Memorandum on the Bus Regulatory Reform Act of 1982
September 20, 1982 Memorandum for the United States Trade Representative
Subject: Determination under the Bus Regulatory Reform Act of 1982
The Bus Regulatory Reform Act of 1982 addresses in Section 6 the issue of transborder trucking. It imposes a moratorium on the issuance of certificates or permits to motor carriers domiciled in, or owned or controlled by persons of, a contiguous foreign country. I am authorized to remove the moratorium in whole or in part for any country or political subdivision thereof upon determining that such action is in the national interest. I must also provide written notice to the Congress of such removal or modification before it becomes effective. Sixty days' advance notice to the Congress is required whenever the removal or modification applies to a foreign contiguous country or political subdivision thereof which substantially prohibits the granting of motor carrier authority to persons from the United States. I hereby determine that this sixty-day advance notification provision is not now applicable to Canada.
The transborder trucking issue has been the subject of extensive discussions between the United States and Canada and between the United States and Mexico. Because of the importance of fair and open competition in this important service sector, I am today instructing you, as my Trade Representative, to intensify our efforts to negotiate a fair and equitable resolution of this issue with both Canada and Mexico.
I regret that with respect to Mexico there has not yet been progress sufficient to justify a modification of the moratorium. A substantial disparity remains between the relatively open access afforded Mexican trucking service coming into the United States and the almost complete inability of United States trucking interests to provide service into Mexico.
In the case of Canada, our trucking industry is not now, nor has it been, precluded from providing services into that country. However, our regulatory schemes do now differ. Since the United States deregulation legislation, Canadian trucking interests could have an opportunity to provide single-line service into the United States more easily than their United States counterparts can provide into Canada. In addition, United States firms seeking to become established in Canada may be subjected to investment restrictions not facing their Canadian competitors.
I believe that our national interest is best served by fair and equitable competition between United States and Canadian trucking interests in our two markets.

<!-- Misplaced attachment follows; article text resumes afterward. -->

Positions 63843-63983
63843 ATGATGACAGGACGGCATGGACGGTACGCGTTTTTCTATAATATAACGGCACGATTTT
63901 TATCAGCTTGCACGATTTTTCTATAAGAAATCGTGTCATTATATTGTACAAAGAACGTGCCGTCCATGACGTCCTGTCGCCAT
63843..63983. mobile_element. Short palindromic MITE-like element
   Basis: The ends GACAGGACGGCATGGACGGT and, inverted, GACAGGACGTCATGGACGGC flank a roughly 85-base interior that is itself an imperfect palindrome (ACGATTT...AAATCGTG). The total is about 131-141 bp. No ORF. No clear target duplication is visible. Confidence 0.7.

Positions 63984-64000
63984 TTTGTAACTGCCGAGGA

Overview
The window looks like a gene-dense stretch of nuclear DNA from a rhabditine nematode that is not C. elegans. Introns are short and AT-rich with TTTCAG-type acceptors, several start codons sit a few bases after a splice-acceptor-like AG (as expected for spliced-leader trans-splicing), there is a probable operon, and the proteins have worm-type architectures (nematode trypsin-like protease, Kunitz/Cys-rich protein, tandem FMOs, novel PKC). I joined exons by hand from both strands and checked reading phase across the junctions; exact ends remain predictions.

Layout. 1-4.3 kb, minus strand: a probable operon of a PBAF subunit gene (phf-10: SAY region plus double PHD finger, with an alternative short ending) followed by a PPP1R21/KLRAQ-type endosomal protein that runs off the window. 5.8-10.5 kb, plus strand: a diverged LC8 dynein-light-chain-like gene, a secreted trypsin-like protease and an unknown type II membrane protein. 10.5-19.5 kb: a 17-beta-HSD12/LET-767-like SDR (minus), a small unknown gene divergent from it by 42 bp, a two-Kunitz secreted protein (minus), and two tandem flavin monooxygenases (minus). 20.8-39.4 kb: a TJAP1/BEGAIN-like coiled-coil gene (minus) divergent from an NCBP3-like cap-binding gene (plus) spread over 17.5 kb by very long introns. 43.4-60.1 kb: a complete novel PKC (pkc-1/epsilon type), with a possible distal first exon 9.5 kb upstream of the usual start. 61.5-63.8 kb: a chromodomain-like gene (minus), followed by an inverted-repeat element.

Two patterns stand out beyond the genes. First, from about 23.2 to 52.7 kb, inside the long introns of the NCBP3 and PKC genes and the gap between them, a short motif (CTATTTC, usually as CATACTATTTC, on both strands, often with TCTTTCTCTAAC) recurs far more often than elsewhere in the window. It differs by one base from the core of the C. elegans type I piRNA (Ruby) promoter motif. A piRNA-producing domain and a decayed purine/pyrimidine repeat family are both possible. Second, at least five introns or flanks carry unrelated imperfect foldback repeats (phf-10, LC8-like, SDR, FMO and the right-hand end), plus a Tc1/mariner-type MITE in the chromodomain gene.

Therefore, under my authority to remove in whole or in part the moratorium imposed in Section 6 of the Bus Regulatory Reform Act which prohibits issuance of certificates or permits to motor carriers domiciled in, or owned or controlled by persons of, a contiguous foreign country, I hereby find that it is in the national interest to modify the moratorium by suspending it insofar as Canada is concerned as set forth below.
Accordingly, you are directed to notify the Congress today on my behalf that, effective tomorrow: (1) The moratorium for Canada is suspended insofar as necessary to permit the Interstate Commerce Commission (ICC) to grant authority to motor carriers under the appropriate sections of 49 U.S.C. subtitle IV. This suspension is expressly conditioned upon the Commission, in making determinations on whether the proposed transportation serves a ``useful public purpose'' or is in the ``public interest,'' according great weight to the national transportation policy, particularly the mandates to promote ``economical and efficient transportation,'' and ``to encourage sound economic conditions in transportation including sound economic conditions among carriers.'' Such determinations by the Commission shall be consistent with the directives of the United States Trade Representative concerning the international trade policy of the United States; (2) The moratorium in regard to Canadian applicants is further modified by suspending it to permit the ICC to issue temporary and emergency temporary authority, and to issue certificates in motor carrier merger, consolidation, and acquisition of control proceedings, and motor carrier restriction removal proceedings; (3) The moratorium is further modified by suspending it insofar as issuance of ICC authorities to Canadian carriers for domestic traffic in the United States under the appropriate sections of 49 U.S.C. subtitle IV is concerned. Canadian-owned, controlled, or domiciled firms will be able to apply for and receive ICC authority for operations wholly within the United States.
Finally, having directed you to seek an understanding with Canada that will ensure the fair and equitable treatment of both Canadian and United States trucking interests on both sides of the border, I further direct you to report back to me within sixty days on those discussions. It is my expectation that such time should be sufficient for an appropriate understanding to allow me to finally remove the moratorium.
This determination shall be published in the Federal Register.
[Filed with the Office of the Federal Register, 5:10 p.m., September 20, 1982]